Damon.

Re: Tea without milk
« Reply #12 on: April 03, 2008, 02:09:17 pm »
What I think:

When brewed 'strong', i.e. for more than one minute, good-quality British-style black teas (e.g. Taylor's Yorkshire Tea  :D ) work best with a touch of milk to take the edge off the bitterness. Cheap black tea brewed 'strong' is like mud but palatable if weak without milk.

Most other teas and herbal infusions are somewhere between crap and horrid if served with milk. Some of the stronger chinese teas, e.g. Keemun (aka Prince of Wales) are ok, tho. I'm glad I discovered all this in my student days.

Soya milk is at least as good as cows milk, something about the grainy texture, I think. It's especially good in Rooibos


border-rider

Re: Tea without milk
« Reply #13 on: April 03, 2008, 02:17:46 pm »
That's what I've found too

Everyday tea at Chateau Volio tends to be with milk, but fancy teas tend to be without, and when I'm abroad the tea is def. of a type that works better with no milk.

Re: Tea without milk
« Reply #14 on: April 03, 2008, 02:21:55 pm »
Green tea no milk, but with lemon.
Brown tea needs milk.
Coffee should never ever have milk in it. Ever.

Re: Tea without milk
« Reply #15 on: April 03, 2008, 03:03:55 pm »
Green tea no milk, but with lemon.
Brown tea needs milk.
Coffee should never ever have milk in it. Ever.

What not even a latte  ;D
I think you'll find it's a bit more complicated than that.

Re: Tea without milk
« Reply #16 on: April 03, 2008, 04:22:18 pm »
I usually add a squeeze of fresh lemon to normal brown tea, including Sikkim. Nothing in roibos, Japanese green or Chinese teas. I prefer a dash of cream in coffee, rather than milk.

Make all tea and coffee with filtered water.

clarion

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Re: Tea without milk
« Reply #17 on: April 03, 2008, 05:27:41 pm »
I only have milk in tea cause it stains the mug less....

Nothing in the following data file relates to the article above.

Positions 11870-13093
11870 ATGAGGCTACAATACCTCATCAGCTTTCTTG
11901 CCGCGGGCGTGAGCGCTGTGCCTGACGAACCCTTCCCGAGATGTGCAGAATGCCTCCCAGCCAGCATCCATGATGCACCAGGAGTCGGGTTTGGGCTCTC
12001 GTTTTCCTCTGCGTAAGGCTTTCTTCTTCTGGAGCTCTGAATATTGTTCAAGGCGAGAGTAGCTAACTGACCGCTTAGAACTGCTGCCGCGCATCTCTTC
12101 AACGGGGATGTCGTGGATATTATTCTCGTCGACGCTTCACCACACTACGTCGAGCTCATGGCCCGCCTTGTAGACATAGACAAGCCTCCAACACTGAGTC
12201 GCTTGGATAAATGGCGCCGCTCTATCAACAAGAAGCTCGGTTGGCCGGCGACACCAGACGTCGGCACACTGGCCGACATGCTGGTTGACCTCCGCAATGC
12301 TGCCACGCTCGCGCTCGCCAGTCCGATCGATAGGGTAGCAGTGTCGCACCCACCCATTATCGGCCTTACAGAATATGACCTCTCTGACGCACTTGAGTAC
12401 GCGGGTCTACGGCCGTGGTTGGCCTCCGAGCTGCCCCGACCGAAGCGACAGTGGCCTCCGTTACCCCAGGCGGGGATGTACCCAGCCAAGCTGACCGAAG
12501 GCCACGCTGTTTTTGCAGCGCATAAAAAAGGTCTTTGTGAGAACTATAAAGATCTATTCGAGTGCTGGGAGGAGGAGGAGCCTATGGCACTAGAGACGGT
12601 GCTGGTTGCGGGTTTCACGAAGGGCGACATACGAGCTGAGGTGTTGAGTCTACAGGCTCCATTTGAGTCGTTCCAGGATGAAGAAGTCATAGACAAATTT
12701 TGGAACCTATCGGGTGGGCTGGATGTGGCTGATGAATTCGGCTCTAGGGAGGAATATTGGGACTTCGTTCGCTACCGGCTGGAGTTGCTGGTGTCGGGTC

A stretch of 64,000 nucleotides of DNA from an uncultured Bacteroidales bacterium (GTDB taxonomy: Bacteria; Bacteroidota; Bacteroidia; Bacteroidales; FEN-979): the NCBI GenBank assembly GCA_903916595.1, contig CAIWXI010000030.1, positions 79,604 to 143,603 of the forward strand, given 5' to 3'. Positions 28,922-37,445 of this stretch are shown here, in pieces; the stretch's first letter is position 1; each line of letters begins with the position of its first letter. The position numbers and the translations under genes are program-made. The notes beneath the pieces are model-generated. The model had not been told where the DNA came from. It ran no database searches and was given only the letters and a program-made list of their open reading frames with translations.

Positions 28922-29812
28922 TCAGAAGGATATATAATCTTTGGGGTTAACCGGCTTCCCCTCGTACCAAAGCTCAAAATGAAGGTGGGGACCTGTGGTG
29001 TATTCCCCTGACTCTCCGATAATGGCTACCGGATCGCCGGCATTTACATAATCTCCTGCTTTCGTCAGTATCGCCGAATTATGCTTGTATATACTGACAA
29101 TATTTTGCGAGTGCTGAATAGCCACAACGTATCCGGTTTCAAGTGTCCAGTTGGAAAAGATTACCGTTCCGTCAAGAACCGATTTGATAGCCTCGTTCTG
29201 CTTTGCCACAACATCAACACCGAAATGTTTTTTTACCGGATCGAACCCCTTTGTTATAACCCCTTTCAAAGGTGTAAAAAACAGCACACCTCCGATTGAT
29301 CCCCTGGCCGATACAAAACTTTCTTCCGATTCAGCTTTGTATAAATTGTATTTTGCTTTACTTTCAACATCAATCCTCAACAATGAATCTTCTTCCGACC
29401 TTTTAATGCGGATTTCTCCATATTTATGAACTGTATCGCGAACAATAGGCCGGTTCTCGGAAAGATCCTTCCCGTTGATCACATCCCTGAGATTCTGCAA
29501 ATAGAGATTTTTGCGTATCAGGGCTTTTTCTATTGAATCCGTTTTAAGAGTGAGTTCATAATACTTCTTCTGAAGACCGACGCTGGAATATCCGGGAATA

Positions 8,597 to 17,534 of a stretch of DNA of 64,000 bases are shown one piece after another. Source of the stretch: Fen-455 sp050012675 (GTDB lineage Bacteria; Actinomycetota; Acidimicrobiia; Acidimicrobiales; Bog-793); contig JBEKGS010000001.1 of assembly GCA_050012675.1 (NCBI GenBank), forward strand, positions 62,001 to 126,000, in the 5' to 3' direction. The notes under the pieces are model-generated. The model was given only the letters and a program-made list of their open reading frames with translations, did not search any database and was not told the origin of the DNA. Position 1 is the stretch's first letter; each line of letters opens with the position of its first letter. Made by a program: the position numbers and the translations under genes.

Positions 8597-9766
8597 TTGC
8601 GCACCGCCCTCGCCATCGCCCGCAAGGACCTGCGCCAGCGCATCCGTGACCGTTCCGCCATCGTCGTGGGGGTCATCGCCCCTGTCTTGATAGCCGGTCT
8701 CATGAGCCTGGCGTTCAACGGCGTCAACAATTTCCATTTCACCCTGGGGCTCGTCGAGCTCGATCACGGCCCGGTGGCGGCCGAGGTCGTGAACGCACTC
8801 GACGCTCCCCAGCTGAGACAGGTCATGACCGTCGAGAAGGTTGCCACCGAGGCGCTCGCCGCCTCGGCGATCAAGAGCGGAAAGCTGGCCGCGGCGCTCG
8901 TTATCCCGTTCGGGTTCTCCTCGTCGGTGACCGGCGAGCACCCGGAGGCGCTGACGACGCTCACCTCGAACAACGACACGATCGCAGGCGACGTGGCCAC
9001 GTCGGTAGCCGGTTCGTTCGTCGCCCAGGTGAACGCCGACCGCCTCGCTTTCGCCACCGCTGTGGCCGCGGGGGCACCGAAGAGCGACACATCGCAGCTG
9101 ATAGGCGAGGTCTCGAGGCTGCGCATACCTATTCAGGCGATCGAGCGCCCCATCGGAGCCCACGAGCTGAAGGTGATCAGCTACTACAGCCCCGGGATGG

Getting there...

Mrs Pingu

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Re: Tea without milk
« Reply #18 on: April 03, 2008, 09:14:47 pm »
I spent years teaching my friends and rellies that I wanted builders tea. With the bag soaked for ages and mashed and squeezed to get it nice & strong and then a wee sup of milk. Unless I was drinking Earl Grey which was black.
Then at my last job I suddenly really went off tea with milk (I blame the bogging tetley tea).
So now it's just black tea with the tea bag sort of waved in the general direction of the hot water.
It's all fine until I get a really stewed black one.  :sick:
Do not clench. It only makes it worse.

Re: Tea without milk
« Reply #19 on: April 03, 2008, 09:16:35 pm »
Tetleys et all al are black tea ... Just rubbish black tea some kind of blend of Assam and Ceylon usually.
I think you'll find it's a bit more complicated than that.

Julian

  • samoture
Re: Tea without milk
« Reply #20 on: April 03, 2008, 09:32:55 pm »
Mousetrap tea needs milk.  Definitely.

Rooibos tea needs soya milk, unless it's rooibos chai in which case soya or dairy works fine.  White tea with flavours in can have a dash of milk.  Earl Grey needs honey instead.  Chinese tea is perfect by itself.

Mrs Pingu

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Re: Tea without milk
« Reply #21 on: April 03, 2008, 09:36:05 pm »
Tetleys et all al are black tea ... Just rubbish black tea some kind of blend of Assam and Ceylon usually.
When I said black I meant sans lait.
Do not clench. It only makes it worse.

Re: Tea without milk
« Reply #22 on: April 03, 2008, 09:56:16 pm »
Oops sorry Mrs Pingu
I think you'll find it's a bit more complicated than that.

Mrs Pingu

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Re: Tea without milk
« Reply #23 on: April 03, 2008, 10:00:53 pm »
 ;)

Tea = yum.
Except for the yucky Pineapple & Rooibos I bought a few years back, not really my cuppa.....
Do not clench. It only makes it worse.

nicknack

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Re: Tea without milk
« Reply #24 on: April 03, 2008, 10:51:41 pm »
Tea generally has milk (skimmed), unless green or china.

Coffee, well... espresso - no milk (but perhaps a bit of funky brown sugar). Any other - a dash of milk or, even better, double cream. I've even floated clotted cream on top - totally brill.